At the trial of a criminal case, the judge incorrectly allowed in evidence hearsay testimony from a police officer that the defendant was the owner of a vehicle, and the prosecutor improperly argued the evidence substantively: where the error could not be said to be nonprejudicial, the defendant was entitled to a new trial. [27-28]
INDICTMENTS found and returned in the Superior Court Department on October 21, 1997.
The cases were tried before Richard F Connon, J.
Daniel Bennett for the defendant.
Linda A. Wagner, Special Assistant District Attorney, for the Commonwealth.
PORADA, J. From his convictions of larceny in a building and breaking and entering in the nighttime with the intent to commit a felony, the defendant appeals, claiming that a Superior Court judge erred in admitting hearsay evidence and in the instructions to the jury on the elements of breaking and entering with intent to commit a felony. The defendant also claims that the prosecutor in his closing argument impermissibly commented on the failure of the defendant to present evidence. We reverse.
We summarize the relevant evidence. At 1:30 A.M., Arthur Anderson observed a man in a white van with the word "locksmith" painted in red on its side drive by Drake's Petroleum (Drake's) in Hyannis several times. Anderson saw the man park the van on the street and enter Drake's. Anderson then went to a phone booth and alerted police that someone had broken into Drake's. In the meantime, in entering Drake's the
man had set off an alarm, triggering a response by the police. Officer Mark Palmer of the Barnstable police department was dispatched to the scene. On his way, he saw a van matching the description given to him by the police dispatcher and began to pursue it. Although Palmer had his siren, wigwag lights, and emergency blue lights on, the van failed to stop. When the van attempted to make a three-point turn, Palmer ordered the van to pull over and, with his alley fight illuminating the van, saw the driver's face for about five seconds. The van sped away and eventually ended up in some woods. The driver fled and was not apprehended at that time. In the van the police found twenty cartons of cigarettes which had been taken from Drake's. Palmer ran a check of the license plate number with the Registry of Motor Vehicles and learned that the van was owned by the defendant. Palmer then obtained a photograph of the defendant but was unsure that the photograph depicted the driver of the van. About a month later, he was shown a photographic array which contained a more recent photograph of the defendant. Palmer identified the defendant in that array as the driver of the van, resulting in the defendant's arrest.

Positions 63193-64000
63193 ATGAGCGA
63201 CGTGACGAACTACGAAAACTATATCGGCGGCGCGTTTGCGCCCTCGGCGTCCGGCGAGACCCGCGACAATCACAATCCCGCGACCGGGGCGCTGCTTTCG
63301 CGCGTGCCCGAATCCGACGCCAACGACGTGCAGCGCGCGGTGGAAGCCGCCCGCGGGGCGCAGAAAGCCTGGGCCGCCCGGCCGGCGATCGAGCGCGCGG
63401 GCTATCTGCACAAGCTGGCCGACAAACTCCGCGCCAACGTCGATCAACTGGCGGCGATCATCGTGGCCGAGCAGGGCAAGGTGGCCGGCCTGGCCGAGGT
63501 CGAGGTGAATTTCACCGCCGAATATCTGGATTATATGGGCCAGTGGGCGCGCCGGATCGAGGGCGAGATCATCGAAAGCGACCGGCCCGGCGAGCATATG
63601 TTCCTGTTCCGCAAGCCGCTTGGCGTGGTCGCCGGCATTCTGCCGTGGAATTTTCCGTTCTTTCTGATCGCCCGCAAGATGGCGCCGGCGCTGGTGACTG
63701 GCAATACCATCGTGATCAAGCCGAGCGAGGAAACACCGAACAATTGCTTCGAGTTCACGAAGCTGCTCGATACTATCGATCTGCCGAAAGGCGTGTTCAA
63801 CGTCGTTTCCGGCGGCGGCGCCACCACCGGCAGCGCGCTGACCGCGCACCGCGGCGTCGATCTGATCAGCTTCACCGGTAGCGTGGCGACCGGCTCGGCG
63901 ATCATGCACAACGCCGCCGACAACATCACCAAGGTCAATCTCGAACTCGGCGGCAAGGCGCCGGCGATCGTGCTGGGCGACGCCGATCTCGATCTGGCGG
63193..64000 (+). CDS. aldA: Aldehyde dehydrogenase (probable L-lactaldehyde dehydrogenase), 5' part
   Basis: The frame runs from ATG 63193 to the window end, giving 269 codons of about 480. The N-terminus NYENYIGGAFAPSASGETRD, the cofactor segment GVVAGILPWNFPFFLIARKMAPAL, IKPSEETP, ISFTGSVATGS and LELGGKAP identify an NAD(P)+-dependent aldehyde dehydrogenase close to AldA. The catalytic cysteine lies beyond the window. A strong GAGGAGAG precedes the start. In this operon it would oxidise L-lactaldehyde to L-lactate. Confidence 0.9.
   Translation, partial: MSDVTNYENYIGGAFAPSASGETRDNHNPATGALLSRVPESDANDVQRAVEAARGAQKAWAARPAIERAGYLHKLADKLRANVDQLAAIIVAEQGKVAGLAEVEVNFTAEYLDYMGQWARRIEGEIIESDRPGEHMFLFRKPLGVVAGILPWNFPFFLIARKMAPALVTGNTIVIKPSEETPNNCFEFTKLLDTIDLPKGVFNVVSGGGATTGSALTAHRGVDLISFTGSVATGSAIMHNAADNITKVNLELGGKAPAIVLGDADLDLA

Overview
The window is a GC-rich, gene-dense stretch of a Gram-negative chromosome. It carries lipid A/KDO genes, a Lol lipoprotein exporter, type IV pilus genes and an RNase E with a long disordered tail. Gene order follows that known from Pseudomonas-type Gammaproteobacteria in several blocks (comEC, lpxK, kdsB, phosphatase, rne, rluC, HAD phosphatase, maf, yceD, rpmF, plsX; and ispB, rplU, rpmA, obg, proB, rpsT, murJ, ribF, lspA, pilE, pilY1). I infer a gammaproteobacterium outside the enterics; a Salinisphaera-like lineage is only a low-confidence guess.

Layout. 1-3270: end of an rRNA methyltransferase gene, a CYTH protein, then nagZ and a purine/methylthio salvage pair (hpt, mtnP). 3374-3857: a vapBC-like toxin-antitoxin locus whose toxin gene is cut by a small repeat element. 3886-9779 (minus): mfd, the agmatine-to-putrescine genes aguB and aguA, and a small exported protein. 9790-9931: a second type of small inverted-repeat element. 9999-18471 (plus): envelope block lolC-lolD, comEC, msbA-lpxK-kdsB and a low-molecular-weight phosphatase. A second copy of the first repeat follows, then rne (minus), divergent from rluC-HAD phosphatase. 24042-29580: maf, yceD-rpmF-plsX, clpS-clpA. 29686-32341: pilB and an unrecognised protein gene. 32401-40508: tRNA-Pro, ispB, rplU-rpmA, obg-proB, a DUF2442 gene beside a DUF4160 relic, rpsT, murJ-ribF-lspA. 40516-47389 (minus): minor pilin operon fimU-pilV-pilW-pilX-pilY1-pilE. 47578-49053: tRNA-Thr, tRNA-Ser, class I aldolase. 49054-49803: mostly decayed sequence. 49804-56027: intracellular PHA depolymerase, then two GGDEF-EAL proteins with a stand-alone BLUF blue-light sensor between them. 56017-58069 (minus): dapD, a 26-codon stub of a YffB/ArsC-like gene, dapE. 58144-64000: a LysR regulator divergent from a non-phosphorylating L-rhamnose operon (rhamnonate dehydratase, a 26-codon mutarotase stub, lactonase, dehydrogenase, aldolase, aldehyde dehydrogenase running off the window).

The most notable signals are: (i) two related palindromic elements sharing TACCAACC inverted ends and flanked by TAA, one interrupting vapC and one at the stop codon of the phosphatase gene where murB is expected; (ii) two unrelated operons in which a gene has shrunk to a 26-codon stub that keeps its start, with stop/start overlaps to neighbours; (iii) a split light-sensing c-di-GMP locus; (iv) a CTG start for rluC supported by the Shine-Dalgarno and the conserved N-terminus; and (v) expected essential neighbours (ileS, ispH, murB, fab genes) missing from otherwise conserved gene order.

Over the defendant's objection, Palmer was permitted to testify that a registry check of the license plate on the van indicated that the van belonged to the defendant. The defendant argues that this testimony was impermissible hearsay [Note 1] and its admission constituted prejudicial error. Cf. Canney v. Carrier, 333 Mass. 382 , 383 (1955) (a letter from the registry containing answers to specific questions asked about the ownership and description of an automobile with a specified registration number constituted hearsay and did not fall within any recognized exception to the hearsay rule). The Commonwealth counters that the testimony was not hearsay because it was not offered for the truth of the statement but to explain the state of knowledge possessed by the police. See Commonwealth v. Rosario, 430 Mass. 505 , 506-511 (1999), for a discussion of admissibility of evidence to show the state of police knowledge.
Hearsay is a statement, other than one made by the declarant while testifying at a trial or hearing, offered in evidence to prove the truth of the matter asserted. Commonwealth v. Cohen, 412 Mass. 375 , 393 (1992). While arguably the testimony here
may have been admissible to explain why Palmer looked at a photograph of the defendant immediately after his pursuit of the van, his testimony could not be used to establish that the van was registered to the defendant. Commonwealth v. Rosario, 430 Mass. at 508-509. In spite of the Commonwealth's argument that it was used only to explain the state of the officer's knowledge and his conduct, the prosecutor's closing argument belies this contention. In the prosecutor's closing, he said: